A UCLA-led study in collaboration with Harvard and Oxford University researchers has revealed a new way to predict which patients with "stable" heart failure - those who have heart injury but do not require hospitalisation - have a higher risk of dying within one to three years.
Although people with stable heart failure have similar characteristics, some have rapid disease progression while others remain stable. The research shows that patients who have higher levels of neuropeptide Y, a molecule released by the nervous system, are 10 times more likely to die within one to three years than those with lower levels of neuropeptides.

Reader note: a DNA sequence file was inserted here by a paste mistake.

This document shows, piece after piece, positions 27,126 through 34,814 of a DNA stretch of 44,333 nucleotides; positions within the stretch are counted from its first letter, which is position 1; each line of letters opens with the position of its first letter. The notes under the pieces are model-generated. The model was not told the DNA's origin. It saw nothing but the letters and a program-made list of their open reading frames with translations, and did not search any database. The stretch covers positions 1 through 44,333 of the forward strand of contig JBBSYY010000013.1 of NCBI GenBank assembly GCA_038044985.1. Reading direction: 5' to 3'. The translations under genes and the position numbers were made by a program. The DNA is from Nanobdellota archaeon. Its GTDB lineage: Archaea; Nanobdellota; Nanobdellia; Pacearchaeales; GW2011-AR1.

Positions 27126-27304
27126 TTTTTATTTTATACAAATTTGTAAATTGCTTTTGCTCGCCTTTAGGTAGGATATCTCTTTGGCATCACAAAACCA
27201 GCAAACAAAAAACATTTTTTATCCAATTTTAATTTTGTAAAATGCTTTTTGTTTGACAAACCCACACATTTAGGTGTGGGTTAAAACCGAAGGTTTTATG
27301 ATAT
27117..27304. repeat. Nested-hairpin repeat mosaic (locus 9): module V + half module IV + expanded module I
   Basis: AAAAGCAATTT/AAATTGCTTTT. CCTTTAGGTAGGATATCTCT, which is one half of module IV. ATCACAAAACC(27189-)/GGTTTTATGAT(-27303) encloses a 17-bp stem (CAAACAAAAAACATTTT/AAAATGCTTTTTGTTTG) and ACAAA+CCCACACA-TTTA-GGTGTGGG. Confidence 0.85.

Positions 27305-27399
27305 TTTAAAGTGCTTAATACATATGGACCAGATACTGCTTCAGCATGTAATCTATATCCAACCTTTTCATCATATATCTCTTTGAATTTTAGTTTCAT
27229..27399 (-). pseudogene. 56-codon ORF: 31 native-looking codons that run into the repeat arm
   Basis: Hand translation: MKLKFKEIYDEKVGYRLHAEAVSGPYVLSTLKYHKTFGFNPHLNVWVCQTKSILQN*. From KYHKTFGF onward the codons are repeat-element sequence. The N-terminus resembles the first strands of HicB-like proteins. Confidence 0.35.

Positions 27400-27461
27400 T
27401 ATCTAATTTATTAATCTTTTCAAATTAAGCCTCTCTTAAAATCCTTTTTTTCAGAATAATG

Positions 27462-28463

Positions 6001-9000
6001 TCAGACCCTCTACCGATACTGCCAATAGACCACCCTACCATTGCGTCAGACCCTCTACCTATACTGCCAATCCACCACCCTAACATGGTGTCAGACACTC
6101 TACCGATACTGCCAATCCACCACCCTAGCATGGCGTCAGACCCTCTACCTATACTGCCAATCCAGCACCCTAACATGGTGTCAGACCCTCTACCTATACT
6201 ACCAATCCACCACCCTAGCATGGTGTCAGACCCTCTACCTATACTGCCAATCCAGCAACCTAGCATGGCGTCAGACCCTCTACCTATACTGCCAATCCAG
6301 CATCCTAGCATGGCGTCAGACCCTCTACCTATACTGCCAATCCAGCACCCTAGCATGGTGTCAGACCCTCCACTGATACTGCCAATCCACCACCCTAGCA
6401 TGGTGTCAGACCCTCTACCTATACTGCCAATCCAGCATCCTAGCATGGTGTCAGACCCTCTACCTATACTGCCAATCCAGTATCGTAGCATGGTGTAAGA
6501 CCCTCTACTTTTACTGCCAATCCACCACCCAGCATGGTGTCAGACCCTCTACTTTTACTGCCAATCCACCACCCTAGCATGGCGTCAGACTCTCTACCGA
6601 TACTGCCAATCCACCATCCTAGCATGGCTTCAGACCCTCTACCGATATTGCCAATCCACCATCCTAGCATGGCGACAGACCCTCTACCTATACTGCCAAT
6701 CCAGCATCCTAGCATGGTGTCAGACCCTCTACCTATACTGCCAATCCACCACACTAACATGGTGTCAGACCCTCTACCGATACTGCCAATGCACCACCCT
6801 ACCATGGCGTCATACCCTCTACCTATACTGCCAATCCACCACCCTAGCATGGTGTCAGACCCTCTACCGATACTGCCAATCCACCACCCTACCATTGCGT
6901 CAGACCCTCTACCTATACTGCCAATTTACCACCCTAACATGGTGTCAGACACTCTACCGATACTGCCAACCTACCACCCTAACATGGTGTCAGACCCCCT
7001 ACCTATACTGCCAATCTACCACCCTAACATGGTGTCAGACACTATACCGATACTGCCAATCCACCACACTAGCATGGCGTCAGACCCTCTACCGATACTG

The UCLA-led paper, published in JAMA Cardiology, is in collaboration with DPAG researchers, with Associate Professor Neil Herring as senior author.
The study was funded by grants from the National Institutes of Health and the British Heart Foundation.
More information can be found on the UCLA website.
The full paper, Coronary Sinus Neuropeptide Y Levels and Adverse Outcomes in Patients With Stable Chronic Heart Failure, is available to read here.